5) Eventioz

Eventioz is an Argentinian online event registration service, similar to EventBrite or Amiando, which help its clients manage all steps of their events, from publishing to invites and payments. It’s free for event organizers but takes a 5.99% commission on registrations. Its clients’ list includes Telefonica, McDonald’s and Endeavor, among others – most of them in Latin America and some in Europe. According to an interview with the company’s Director of Marketing, its main points of focus at the moment are Latin America and Spain but further internationalization is also on the plans – the site is already available in Spanish, Catalan and English.

6) is an online restaurant booking service similar to OpenTable launched in October 2010 by Argentinians Frank Martin and Franco Silvetti. The service is free for diners and a fidelity programme means that they earn free meals after a certain number of bookings. Several of the company’s board members are former key execs of MercadoLibre, arguably Argentina’s most successful startup, which now counts eBay as a shareholder. MercadoLibre went public on the Nasdaq with a US$400m IPO in 2007. has operations in Buenos Aires and Sao Paulo and closed a new investment round in April this year, led by Atomico, the VC firm founded by Skype’s co-founder Niklas Zennström. It plans to expand to new markets soon.

7) Smowtion

Smowtion was founded in Argentina in 2008 and has been supported by Endeavor since 2010. It is a tech company focusing on online advertising and helping publishers to monetize their content. It has offices in Buenos Aires, Mexico City and Miami and is also represented in Spain. The platform itself is available in 8 languages (Russian, German and Dutch being the latest additions). The company claims to connect advertisers (from Adidas to Unilever) to 217 million unique users per month thanks to a network of over 120,000 publishers around the world. It officially launched in the US in April this year during ad:tech San Francisco.

8) Junar

Junar is a free web-based dashboard that lets users (journalists, students, companies, etc.) search through data streams. Its founders are Argentinians Javier Pajaro (CTO) and Diego May (CEO). The company was one of the firsts to be selected by the Startup Chile programme [See our story here] and received an initial US$40,000 grant. It then closed a US$1.2 million Series A financing round in December 2010 and is backed by two Chilean funds (Aurus Tecnologia and Austral Capital) as well as angels from different countries. According to the company’s blog, it launched in Beta in February this year during the Launch conference and reached 10,000 data streams in April. It is already operating in the US, where it was a semi-finalist in the MIT $100K Entrepreneurship Competition. According to an interview, it also has a data creation team in Costa Rica. The company has global development plans.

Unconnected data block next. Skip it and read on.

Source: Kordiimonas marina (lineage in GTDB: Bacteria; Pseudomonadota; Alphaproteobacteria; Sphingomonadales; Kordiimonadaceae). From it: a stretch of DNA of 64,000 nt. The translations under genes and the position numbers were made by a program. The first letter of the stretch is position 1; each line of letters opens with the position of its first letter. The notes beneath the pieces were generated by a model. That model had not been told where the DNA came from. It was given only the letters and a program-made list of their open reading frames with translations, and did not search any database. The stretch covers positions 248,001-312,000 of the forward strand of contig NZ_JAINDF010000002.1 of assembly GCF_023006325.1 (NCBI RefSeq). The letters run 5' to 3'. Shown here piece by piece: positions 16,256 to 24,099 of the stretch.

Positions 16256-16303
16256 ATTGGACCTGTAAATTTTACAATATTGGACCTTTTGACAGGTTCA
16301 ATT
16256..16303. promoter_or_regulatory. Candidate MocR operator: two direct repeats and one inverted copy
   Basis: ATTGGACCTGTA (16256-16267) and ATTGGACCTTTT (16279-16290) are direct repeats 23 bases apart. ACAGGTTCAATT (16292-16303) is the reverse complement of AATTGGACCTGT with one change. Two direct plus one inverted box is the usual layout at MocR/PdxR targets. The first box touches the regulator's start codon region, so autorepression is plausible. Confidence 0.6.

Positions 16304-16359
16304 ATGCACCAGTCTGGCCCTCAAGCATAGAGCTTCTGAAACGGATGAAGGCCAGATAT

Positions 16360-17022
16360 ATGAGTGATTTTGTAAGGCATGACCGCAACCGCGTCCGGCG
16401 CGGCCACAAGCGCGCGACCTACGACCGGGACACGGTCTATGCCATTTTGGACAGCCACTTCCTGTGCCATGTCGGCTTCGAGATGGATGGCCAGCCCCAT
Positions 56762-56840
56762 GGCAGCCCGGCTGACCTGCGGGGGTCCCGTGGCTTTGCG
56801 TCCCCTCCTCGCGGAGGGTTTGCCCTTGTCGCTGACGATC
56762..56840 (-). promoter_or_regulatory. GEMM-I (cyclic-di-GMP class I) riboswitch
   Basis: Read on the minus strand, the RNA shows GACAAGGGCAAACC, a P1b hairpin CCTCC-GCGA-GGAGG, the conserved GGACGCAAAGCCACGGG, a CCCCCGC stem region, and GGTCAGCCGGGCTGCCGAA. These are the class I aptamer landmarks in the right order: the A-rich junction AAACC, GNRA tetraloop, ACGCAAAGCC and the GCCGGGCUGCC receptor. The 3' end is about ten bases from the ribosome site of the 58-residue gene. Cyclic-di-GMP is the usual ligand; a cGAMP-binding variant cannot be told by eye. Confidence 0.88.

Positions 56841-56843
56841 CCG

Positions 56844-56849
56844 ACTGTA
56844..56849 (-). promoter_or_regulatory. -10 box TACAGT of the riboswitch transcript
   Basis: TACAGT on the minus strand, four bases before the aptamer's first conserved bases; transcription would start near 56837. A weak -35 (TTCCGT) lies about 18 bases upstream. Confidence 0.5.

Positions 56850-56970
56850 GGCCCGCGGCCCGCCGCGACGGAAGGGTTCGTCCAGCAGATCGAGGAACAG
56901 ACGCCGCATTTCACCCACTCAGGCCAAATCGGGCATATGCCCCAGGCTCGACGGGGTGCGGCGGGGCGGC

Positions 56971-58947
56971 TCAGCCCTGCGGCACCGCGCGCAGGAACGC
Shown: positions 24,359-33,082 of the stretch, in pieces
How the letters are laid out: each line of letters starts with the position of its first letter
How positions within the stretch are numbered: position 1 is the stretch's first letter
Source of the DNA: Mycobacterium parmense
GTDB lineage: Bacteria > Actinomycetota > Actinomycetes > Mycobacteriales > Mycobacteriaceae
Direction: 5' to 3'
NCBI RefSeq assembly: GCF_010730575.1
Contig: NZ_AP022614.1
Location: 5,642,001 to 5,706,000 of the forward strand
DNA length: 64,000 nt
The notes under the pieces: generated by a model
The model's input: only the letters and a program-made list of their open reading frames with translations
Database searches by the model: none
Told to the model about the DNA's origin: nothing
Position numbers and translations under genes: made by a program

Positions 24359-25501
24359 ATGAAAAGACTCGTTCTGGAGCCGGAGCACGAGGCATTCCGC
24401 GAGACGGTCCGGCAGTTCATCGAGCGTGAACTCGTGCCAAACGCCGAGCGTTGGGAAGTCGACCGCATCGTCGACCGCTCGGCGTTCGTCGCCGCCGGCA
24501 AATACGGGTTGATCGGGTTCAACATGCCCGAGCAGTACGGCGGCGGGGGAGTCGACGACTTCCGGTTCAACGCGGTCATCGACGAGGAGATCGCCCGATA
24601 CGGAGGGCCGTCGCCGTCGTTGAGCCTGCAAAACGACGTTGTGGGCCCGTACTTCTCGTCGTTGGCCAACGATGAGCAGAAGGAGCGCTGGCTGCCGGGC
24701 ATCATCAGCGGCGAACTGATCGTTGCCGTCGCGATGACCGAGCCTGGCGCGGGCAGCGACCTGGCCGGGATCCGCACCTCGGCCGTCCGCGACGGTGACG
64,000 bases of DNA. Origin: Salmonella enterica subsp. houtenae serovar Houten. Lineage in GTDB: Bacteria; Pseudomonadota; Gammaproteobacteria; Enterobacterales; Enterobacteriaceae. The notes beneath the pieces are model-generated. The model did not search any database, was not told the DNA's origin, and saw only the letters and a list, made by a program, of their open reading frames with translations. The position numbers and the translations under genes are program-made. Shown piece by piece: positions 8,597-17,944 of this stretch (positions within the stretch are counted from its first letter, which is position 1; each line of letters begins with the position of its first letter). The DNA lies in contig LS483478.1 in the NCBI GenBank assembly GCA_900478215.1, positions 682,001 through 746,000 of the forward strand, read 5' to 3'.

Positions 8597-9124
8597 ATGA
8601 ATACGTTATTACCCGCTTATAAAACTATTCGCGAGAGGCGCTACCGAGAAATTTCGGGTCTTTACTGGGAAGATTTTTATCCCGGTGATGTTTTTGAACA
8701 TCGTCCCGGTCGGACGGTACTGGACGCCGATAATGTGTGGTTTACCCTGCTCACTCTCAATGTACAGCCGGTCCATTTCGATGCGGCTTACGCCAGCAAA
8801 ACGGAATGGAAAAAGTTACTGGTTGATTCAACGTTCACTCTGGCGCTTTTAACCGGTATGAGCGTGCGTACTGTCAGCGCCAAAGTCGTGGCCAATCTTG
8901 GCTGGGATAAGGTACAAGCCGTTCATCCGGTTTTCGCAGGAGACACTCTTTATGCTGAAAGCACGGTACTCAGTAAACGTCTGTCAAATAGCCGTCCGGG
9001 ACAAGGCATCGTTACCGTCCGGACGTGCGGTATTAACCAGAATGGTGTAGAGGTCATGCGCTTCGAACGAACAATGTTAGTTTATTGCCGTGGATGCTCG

9) Movile

Movile is a mobile services company headquarted in Sao Paulo with offices in Argentina, Colombia, Mexico, Venezuela and Uruguay. It provides mobile entertainment content, m-payments for virtual goods, marketing services and HTML5 applications distribution (with Zeewe app store) to “more than 100 million active users worldwide” (B2B and B2C). The company was launched 10 years ago as n-Time; the name Movile replaced “Compera n-Time” after the company merged with Yavox and Cyclelogic. Part of Naspers group since 2008, it is also an Endeavor company since 2003. According to the company’s CEO Fabricio Bloisi, the company is focusing on Latin America where opportunities are huge since “mobile Internet will be larger than the conventional Internet, particularly in emerging countries.”

10) DeskMetrics

DeskMetrics is “a real-time desktop analytics which allows companies to understand how their desktop software is being used”. As coined by the CEO in an interview with ResultsOn (in Portuguese), it”s “a Google analytics for desktop software”, targeting medium and small enterprises that didn’t have easy access to this kind of data. Besides supporting many programming languages, it is available in beta for Mac OS X and iOS; it also supports Linux through Mono, Adobe Air and Java runtimes. Just a few months after its creation and launch in 2010, this Brazilian startup from Belo Horizonte already raised a US$200,000 seed round led “by an undisclosed regional angel investment group”. Many of its clients are outside Brazil and it has a clear potential to reach the global market.

Did you already know these companies? What are your personal picks?